How does iot work?

1. Sensors/Devices

First of all, sensors or devices collect very minute data from the surrounding environment. The collected data could be as simple as a geographical location or as complex as health essentials of a patient.

To pick up the most sensitive changes in data, one can bundle multiple sensors together to be a part of a device that is capable of doing more than just sense things. For instance, the mobile phone is a device with several built-in sensors such as GPS, Camera, Accelerometer, without which the phone is not able to sense things.

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Thus, be it a standalone sensor or a device having multiple sensors, the first step involves the collection of all the minute details from the surrounding environment.

Internet of Things

2. Connectivity

Once the data is collected, it is sent to a cloud infrastructure aka an IoT platform with the help of a medium. That’s where several wireless and wired networking technologies, such as Bluetooth, Wi-Fi, Cellular Networks, LPWAN, Ethernet, etc come into handy. While each of these connectivity options represents a tradeoff between power consumption, connection range, and bandwidth, choosing the best one to transmit data to the cloud solely depends on the complexity level and specific requirements of an IoT application.

Connectivity of IoT

3. Data Processing

Once the data gets to the cloud infrastructure, it is stored, analyzed, and processed securely using a Big Data Analytics Engine for better decision making. This analysis can be as simple as checking whether or not the temperature reading on an AC or heater is within an acceptable range, or as complex as identifying intruders in your house with the help of surveillance cameras. The processed data is then used to perform immediate, intelligent actions that turn our ordinary physical devices into exceptionally smart devices.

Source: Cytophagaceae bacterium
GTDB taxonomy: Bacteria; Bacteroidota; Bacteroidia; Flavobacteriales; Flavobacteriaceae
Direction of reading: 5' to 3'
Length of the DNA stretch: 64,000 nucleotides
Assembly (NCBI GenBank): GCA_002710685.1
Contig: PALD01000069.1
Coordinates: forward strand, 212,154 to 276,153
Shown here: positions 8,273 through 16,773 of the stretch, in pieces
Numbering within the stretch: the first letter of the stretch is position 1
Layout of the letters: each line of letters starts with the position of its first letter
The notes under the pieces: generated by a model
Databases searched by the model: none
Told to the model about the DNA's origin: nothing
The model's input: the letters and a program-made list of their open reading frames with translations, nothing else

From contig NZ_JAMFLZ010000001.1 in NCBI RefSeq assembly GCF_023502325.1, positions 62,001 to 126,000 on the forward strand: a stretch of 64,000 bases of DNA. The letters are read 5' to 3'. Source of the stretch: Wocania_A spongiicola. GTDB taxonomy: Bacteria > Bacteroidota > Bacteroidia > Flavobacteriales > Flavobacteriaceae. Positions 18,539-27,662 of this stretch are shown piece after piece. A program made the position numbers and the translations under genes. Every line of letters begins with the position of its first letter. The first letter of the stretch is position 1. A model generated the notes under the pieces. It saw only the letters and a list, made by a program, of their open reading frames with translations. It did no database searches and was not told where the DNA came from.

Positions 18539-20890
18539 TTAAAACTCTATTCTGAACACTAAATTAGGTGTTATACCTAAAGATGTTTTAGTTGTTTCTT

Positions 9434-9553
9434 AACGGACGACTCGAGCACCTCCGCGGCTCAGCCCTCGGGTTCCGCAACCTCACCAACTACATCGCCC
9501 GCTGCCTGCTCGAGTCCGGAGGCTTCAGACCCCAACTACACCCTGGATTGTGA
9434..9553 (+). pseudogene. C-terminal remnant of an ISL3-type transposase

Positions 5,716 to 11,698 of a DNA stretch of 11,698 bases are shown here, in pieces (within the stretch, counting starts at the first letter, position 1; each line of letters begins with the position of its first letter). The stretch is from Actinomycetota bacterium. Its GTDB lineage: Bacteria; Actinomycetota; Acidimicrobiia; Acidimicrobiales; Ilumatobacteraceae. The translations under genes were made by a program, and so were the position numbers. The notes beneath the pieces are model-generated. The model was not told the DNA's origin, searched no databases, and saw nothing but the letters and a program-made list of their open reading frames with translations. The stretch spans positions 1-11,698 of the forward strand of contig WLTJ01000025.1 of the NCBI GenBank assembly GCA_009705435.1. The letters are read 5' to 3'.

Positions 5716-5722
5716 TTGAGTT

Data Processing

4. User Interface

The last step involves notifying the end user about the action through an email, text, notification, or alert sound triggered on their IoT application. Depending on the complexity of the IoT system, the user can then either leave the automatically performed action intact, proactively check in on their IOT system, or manually perform an action to backfire or affect the system. For instance, if the user detects some changes in a particular room, he can remotely adjust that room temperature via an IoT app installed on his phone.

Phone Connectivity

6 Benefits of IoT

While the ultimate goal of the Internet of Things is to automate human life to make it more insanely efficient and productive, there are countless benefits of IoT for both businesses and consumers. Mentioned below are just a few of them:

1. Access to High-quality Data